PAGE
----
The blockchain has the concept of curated or approved items. Once created, an additional authority can approve items for specific venues or applications. The use case for this would be a large concert venue, which would not want random users booking tickets for events at their site that weren’t paid for. Alternatively, this could be used by a MMORPG to approve new content for sale in the online game world or to ensure that nothing malicious is released. This appears on the blockchain as another self referencing transaction that consumes tokens.

Network Peculiarities and Differences from Bitcoin and Major Altcoins

This blockchain only rewards useful information. As part of this - it is ill suited to pooling with any current technology. Workers are performing useful work as fast as possible to ‘win’ the race to create the next block rather than doing useless work to solve a problem that amounts to a crapshoot. The Bitcoin method is perfect for its intended purpose - but Census Protocol seeks to perform useful work as fast as possible rather than ensure fairness on a grand scale.

Because of this - a successful miner should be creating/processing/curating content rather than just providing a service on the network. Network latency does matter in this system, so creating large systems with no supporting infrastructure to grow the network does not net value for the user. Nodes that produce useful content are tagged as higher reliability and become higher in the network rankings.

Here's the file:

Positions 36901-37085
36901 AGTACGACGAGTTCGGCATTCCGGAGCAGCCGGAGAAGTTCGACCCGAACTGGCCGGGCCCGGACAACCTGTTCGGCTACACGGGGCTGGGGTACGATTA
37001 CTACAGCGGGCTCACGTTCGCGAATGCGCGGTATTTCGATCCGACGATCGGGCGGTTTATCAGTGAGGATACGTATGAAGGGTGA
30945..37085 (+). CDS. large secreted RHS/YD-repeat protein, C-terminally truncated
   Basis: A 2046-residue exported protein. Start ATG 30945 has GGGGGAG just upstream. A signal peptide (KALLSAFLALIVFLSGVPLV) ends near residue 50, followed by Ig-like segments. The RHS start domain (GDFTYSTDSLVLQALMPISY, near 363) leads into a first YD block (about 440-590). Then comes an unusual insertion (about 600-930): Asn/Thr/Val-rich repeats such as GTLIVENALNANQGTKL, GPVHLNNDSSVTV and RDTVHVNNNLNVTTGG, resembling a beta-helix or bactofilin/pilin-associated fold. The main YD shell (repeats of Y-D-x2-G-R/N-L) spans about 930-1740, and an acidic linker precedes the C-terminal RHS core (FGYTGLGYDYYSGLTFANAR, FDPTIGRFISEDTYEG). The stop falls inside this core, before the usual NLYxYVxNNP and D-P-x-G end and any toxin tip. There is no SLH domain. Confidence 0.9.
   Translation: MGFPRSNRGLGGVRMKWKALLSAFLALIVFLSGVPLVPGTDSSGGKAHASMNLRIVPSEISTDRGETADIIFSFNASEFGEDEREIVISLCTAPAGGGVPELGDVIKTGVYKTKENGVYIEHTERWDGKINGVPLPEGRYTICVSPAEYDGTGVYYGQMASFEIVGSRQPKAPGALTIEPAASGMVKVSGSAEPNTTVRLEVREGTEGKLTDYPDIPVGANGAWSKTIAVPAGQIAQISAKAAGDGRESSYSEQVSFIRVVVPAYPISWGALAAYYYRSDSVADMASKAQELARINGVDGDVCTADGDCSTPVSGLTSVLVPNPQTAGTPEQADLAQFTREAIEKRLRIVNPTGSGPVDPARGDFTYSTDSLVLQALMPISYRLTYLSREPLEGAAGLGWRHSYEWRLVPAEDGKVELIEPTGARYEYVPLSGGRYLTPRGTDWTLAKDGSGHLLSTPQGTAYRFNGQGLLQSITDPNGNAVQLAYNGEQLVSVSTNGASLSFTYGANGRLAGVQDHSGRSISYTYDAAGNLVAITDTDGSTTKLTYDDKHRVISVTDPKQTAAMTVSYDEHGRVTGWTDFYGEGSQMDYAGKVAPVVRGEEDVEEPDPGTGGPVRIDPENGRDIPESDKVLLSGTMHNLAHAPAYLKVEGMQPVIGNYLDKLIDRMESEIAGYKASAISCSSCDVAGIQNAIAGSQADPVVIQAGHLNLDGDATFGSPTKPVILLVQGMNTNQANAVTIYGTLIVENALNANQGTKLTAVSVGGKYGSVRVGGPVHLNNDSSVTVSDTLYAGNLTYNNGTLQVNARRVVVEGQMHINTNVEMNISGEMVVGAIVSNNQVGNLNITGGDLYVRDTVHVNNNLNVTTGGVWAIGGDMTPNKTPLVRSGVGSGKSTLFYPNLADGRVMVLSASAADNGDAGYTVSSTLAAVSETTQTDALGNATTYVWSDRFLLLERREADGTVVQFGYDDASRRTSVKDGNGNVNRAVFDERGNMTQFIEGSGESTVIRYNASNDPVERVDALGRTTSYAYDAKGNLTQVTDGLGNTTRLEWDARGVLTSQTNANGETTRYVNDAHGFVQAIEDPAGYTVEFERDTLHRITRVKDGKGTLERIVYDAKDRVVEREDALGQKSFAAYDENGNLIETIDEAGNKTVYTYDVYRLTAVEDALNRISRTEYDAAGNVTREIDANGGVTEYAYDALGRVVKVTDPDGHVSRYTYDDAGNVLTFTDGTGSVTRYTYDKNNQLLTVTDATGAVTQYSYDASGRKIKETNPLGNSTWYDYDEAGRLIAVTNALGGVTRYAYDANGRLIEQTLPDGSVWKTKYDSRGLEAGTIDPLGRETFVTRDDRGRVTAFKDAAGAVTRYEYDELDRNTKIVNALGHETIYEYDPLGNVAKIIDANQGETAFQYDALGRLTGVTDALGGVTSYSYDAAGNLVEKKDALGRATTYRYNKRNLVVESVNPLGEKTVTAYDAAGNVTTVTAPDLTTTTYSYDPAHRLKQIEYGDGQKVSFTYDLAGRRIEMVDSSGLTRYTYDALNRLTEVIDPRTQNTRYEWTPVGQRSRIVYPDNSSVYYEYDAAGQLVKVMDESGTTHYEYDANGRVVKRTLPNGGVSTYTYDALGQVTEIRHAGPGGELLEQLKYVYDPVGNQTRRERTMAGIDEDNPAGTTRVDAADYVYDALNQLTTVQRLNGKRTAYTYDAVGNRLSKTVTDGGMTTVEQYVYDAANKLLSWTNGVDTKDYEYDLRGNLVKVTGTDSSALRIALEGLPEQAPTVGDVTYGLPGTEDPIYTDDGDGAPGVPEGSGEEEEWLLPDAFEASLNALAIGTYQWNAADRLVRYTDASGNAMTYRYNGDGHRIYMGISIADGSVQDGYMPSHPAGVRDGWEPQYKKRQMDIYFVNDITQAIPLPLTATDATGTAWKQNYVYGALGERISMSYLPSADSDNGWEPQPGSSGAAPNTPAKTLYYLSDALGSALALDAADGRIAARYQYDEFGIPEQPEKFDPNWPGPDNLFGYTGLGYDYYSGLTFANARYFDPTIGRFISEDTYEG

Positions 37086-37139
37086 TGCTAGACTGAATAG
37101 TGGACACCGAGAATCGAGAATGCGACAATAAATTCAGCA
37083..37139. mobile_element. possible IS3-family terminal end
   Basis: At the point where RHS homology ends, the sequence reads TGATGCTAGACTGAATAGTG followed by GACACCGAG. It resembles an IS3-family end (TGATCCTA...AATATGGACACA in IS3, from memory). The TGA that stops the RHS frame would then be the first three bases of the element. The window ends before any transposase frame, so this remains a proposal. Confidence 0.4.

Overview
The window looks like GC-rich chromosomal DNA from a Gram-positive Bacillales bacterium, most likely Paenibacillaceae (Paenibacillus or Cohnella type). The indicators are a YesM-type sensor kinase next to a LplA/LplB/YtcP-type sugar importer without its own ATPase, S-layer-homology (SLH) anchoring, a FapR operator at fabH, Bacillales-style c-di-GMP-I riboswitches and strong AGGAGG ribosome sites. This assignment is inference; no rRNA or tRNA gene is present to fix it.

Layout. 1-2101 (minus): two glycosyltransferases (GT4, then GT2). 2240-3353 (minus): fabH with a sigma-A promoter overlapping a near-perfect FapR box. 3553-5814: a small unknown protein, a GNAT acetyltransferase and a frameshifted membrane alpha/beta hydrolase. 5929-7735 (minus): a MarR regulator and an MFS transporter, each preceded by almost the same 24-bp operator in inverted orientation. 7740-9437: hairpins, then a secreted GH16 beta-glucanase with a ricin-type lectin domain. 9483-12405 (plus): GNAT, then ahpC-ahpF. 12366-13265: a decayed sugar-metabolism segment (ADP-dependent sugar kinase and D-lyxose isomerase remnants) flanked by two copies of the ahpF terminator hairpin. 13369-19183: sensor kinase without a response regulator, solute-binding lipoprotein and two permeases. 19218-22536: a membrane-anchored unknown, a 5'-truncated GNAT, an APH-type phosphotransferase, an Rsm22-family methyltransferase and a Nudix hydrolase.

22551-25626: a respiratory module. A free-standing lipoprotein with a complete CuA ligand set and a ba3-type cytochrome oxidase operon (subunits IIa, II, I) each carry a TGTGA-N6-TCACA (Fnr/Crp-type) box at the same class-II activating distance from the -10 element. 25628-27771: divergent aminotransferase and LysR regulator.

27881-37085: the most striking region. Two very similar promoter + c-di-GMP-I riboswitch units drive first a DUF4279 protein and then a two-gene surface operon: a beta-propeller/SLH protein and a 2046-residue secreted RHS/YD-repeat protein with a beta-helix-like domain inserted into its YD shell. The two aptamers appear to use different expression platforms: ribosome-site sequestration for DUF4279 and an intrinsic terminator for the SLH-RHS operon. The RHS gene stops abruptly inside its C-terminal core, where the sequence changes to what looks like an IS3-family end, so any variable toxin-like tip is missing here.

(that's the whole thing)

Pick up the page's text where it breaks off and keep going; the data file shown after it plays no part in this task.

As part of the blockchain transfer - the network also tracks the reliability of nodes. If a node is producing junk transactions - it is is rapidly blacklisted and drops in reliability on the network. All nodes want to listen to the higher quality nodes. Newer or lower reliability nodes will find themselves delegated to lower quality peers and will receive less revenue.

Transfer of Items

The network will allow transfer of ownership for any item that has ‘saleable’ marked on it that has a transaction meeting the criteria after it on the block chain. Defined criteria are:

  • Sales price
  • Max Sales Price (for auction formats)
  • Time Period
  • Any restrictions made by the creator (max price, etc.) take priority

The first approved transaction meeting these will move the item to the new owner, and the funds will be swept into the appropriate wallets in a single transaction.

Potential Uses

The primary use case in this document event tickets - these can be created, sold, and validated easily using the blockchain. But the blockchain itself could be used for many other purposes.

  • Imagine that a user-created and funded MMORPG could be created on top of the block chain. The users themselves could create content, and the creators could be rewarded as players purchase key items to enter new zones or to activate new armor sets.
  • An album could be released entirely on the block chain - removing the 30% fee imposed by current distribution methods
  • ‘Limited edition’ digital items could be created, using multi-key decryption and factoring the current user credentials into them
  • A simple paid access service could be based on the block chain, where access to a site (or physical area) can be based on expiring tokens on the block chain

Protocol Entry Points

GET /api/v1/version